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“Rough magic” is what the disillusioned sorcerer Prospero abjures in that last exhausted speech in The Tempest—and rough indeed is the magic the Washington Shakespeare Company makes with the play in its latest outing. Christopher Henley’s staging manages to be sophisticated and silly, cerebral and sophomoric by turns; it’s often pretty, occasionally moving, alternately intriguing and infuriating, and it deploys an ensemble whose acting ranges from sensitive and stirring to downright embarrassing. It is, to say the least, rather uneven.

Still, it showcases at least one magnetic performance. Jenifer Deal is the revenge-driven conjurer whose meteorological manipulations set the plot in motion, beaching a shipful of Neapolitans on the remote island stronghold that’s been his fiefdom since the very same villains engineered her ouster from Milan’s dukedom. Yes, that’s “Jenifer,” “his,” and “her,” all with reference to The Tempest’s central figure: Among the conceits Henley and dramaturge Cam Magee have cooked up is one that turns Prospero into a gender-blended personage inspired by the Greek legend of Tiresias, the wandering wise man transformed from man to woman by some peevish god or other. (Prospero, like Tiresias, has also gone blind—which creates a handful of interesting subtextual opportunities, along with an excuse for some fairly startling green-and-black eye makeup.)

In form and appearance decidedly wise-womanish, Deal’s aggrieved Prospero nonetheless remains “father” to Saskia de Vries’ fetchingly coltish Miranda and “sir” to pretty much everybody else; in the effort to subvert the assumptions that attach to such knotty phenomena as family dynamics, political plots, imperialist attitudes, and master-servant relationships, Henley & Co. leave the textual references in their original masculine. It’s provocative, as far as it goes—which is far enough to invite questions about Prospero’s confessed bookishness and disengagement, for instance, as they relate to those of Richard II, another library-mewed (and, by implication, womanish) Shakespearean ruler who ends up losing his throne.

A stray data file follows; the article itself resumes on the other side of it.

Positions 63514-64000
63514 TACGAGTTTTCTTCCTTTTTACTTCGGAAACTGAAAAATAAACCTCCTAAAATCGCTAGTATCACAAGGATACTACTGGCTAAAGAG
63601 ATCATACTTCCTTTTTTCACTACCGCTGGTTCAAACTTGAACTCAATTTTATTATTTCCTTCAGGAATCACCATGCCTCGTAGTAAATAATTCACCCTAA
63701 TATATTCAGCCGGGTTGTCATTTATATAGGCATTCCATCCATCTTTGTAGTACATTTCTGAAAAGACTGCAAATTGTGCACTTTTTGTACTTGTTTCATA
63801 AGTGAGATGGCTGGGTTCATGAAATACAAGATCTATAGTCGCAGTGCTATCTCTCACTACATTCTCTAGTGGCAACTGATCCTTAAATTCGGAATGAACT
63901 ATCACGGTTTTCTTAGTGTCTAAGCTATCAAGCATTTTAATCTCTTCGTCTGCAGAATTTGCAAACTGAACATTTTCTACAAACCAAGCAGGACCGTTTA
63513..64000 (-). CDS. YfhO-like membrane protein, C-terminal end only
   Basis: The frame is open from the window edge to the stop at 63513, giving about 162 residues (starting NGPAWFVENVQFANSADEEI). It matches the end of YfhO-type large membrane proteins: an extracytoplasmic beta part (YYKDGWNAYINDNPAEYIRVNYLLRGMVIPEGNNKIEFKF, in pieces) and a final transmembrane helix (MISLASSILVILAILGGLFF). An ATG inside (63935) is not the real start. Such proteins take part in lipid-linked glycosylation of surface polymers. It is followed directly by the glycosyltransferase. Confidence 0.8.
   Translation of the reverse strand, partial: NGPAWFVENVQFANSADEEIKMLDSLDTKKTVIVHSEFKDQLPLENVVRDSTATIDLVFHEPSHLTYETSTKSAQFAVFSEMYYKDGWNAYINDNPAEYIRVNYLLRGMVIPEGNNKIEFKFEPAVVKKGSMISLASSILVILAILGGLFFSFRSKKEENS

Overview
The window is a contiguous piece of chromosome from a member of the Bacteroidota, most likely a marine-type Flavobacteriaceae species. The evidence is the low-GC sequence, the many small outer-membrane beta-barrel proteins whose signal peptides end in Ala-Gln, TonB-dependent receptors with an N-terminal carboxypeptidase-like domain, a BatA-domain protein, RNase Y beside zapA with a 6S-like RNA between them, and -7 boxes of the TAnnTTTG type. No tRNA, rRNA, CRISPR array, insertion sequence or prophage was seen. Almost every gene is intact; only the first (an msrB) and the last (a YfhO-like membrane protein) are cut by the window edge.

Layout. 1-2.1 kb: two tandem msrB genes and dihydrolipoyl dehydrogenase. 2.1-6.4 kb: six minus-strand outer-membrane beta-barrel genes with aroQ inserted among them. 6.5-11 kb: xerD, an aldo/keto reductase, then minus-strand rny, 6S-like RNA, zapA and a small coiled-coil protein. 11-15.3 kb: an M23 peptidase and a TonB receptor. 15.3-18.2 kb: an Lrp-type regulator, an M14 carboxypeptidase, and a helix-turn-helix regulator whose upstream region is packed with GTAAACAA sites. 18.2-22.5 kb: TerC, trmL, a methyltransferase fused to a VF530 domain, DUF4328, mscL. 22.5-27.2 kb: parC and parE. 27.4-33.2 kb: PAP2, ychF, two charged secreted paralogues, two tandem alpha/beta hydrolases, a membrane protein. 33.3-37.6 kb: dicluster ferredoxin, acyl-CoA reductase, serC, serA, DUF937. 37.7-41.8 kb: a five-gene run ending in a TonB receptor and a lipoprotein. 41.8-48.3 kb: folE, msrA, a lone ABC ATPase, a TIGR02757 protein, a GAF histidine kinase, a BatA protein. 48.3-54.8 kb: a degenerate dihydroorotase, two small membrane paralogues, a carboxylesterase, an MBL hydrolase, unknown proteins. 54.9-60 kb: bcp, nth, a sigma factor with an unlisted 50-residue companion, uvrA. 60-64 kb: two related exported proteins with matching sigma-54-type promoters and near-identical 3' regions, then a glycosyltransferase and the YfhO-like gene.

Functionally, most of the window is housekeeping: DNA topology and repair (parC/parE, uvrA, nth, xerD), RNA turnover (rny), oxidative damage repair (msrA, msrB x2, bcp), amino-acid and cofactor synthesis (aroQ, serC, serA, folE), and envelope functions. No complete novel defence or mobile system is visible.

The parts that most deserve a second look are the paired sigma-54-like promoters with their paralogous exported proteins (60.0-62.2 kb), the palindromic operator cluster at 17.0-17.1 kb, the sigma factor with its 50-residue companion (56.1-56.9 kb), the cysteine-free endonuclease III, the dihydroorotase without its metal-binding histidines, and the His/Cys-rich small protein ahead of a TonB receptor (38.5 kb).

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So, too, is the blindness, which demands that audiences consider the costs of wisdom and of authority—Prospero’s loss of vision came, presumably, after all those books had rendered up their occult secrets—and allows for suggestive allusions to the necessity of trust and dependency, even among the powerful.

And Deal’s an actress with presence enough to pull off a role as iconic as Prospero. Her voice lacks the resonance that would let it truly thrill or terrify in the play’s most electric passages, but it’s expressive enough, and she’s got the technique, the command of language, and the sure sense of her own body it takes to fill a space as large as the Clark Street Playhouse. Her acting choices won’t thrill everyone: The conjure-woman gestures and the Ehhhhhhhhh with which she indicates mystical goings-on will no doubt seem overripe to some. But she’s doing some pretty vivid work.

She’s not alone: De Vries invests the overprotected Miranda with an innocent’s wonder, laced with just enough teenage truculence to keep her on the near side of insufferable. Daniel Ladmirault twists himself literally into knots making Caliban as much victim as monster—which is very much in keeping with what Deal is doing with her tormented tyrant of a Prospero—and finds an angry kind of humor in the part, too. And Henley’s found an interesting new talent in Alexander Strain, who’s making his D.C. debut as a loose, Artful Dodgerish drunk who stumbles into an unexpected position of authority. We’ll see more of him.